By enabling web sign-in, a user can authenticate with the Microsoft Authenticator app before configuring Windows Hello for Business.

You might think that this scenario is also covered by FIDO2, but this is only partially true. If you configure multiple accounts from the same tenant on a key, you cannot choose which account to use when signing in. That is why FIDO2 sign-in doesn’t cover all scenarios that allow for a 100% passwordless experience.

After configuring the device, you can choose to enable the Windows passwordless experience. This will remove password sign-in during login. If the user forgets their Windows Hello PIN code, they can use the web sign-in to execute a password reset.

Passwordless Computer Configuration

When I was a support engineer, I would log new computers with the owner’s account when setting up their device. In an ideal world, this should not be necessary as this is what Windows Autopilot Pre-Provisioning is for. Pre-provisioning ensures all user-bound configurations happen before the user first logs in.

However, in reality, support engineers still log in to ensure that the Outlook profile exists, preferences are correct, and that data is migrated from old devices. In order to sign-in to a user’s account, that person’s password is required. Most of the time, the end-user provides the password. In some cases, they might reset it temporarily, so the engineer does not know their actual password. While this is better than sharing the actual password, the user experience is still not great as executing password changes messes up things such as email synchronization on a mobile phone. In any case, asking the end-user for their password is a bad practice and teaches them that sharing their password is okay, which should never be the case.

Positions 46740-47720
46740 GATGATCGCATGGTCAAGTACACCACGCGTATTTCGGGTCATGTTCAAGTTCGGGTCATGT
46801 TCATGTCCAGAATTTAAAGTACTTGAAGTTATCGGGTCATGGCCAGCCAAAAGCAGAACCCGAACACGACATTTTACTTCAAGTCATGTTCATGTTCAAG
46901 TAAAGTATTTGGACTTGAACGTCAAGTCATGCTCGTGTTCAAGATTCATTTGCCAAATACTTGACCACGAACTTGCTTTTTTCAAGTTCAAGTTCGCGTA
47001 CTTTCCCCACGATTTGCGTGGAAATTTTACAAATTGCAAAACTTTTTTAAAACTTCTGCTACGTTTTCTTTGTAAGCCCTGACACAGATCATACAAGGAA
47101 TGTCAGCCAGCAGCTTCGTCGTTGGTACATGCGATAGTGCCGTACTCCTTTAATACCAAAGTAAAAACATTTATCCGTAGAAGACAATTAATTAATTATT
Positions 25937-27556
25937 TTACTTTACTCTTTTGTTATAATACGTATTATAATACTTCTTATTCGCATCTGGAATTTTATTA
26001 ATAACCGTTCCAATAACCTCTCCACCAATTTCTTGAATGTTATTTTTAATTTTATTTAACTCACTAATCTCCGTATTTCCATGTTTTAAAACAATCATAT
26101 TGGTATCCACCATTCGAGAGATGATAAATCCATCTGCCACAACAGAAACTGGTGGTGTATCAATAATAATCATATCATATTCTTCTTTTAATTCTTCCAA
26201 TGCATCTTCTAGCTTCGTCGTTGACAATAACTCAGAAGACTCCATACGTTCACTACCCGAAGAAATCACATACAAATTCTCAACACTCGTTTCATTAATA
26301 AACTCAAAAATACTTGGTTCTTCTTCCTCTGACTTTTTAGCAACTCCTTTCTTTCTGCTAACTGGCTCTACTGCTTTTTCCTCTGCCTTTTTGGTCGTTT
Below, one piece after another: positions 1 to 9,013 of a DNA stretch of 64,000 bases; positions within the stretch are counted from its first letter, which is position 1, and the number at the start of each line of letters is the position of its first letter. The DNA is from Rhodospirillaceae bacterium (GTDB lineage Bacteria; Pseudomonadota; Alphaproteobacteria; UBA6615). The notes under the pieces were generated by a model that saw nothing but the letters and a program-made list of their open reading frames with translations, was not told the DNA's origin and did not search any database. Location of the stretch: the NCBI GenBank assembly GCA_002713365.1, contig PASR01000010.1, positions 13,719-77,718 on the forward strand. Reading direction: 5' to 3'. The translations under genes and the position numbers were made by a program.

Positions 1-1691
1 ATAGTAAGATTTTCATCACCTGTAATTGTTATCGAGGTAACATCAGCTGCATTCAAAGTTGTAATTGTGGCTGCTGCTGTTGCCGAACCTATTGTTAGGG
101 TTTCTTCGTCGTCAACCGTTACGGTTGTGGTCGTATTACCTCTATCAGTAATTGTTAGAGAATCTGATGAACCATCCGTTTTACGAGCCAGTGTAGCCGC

The solution is to use a Temporary Access Pass (TAP) in combination with Web sign-in. Temporary Access Pass is a limited lifetime credential that serves as a multifactor-capable method. The maximum lifetime of a TAP is 8 hours, and you can configure it to be used once or multiple times. In our scenario, a support engineer can create a multi-use TAP that is valid for 4 hours. By using web sign-in, this TAP can be used to ensure the engineer can log into the device, reboot it multiple times to install updates, and deliver it to the end-user. When the user receives their device, they can log in and configure Windows Hello for Business.

This is the approach that I use to set up new devices for customers. It removes the dependency to ask for the password and allows for a seamless handover to the user.

Use Web Sign-in When Necessary

Web sign-in is a new feature specific to Windows 11 and covers a specific use case, aimed at passwordless authentication. It’s great if you are working on your own passwordless journey, but it’s not a feature that is useful for every organization.

About the Author

Thijs Lecomte

Thijs is a security consultant out of Belgium, working at The Collective, an MSSP with a Microsoft-focused Security Operations Center. His work consists out of leading the SOC team and implementing Microsoft Security solutions (such as Microsoft Sentinel and Defender) as a consultant. He is an MVP in the Security category and is a regular speaker at events and user groups. His best-known publication is as co-author of the 'Microsoft 365 Security for the IT Pro' ebook.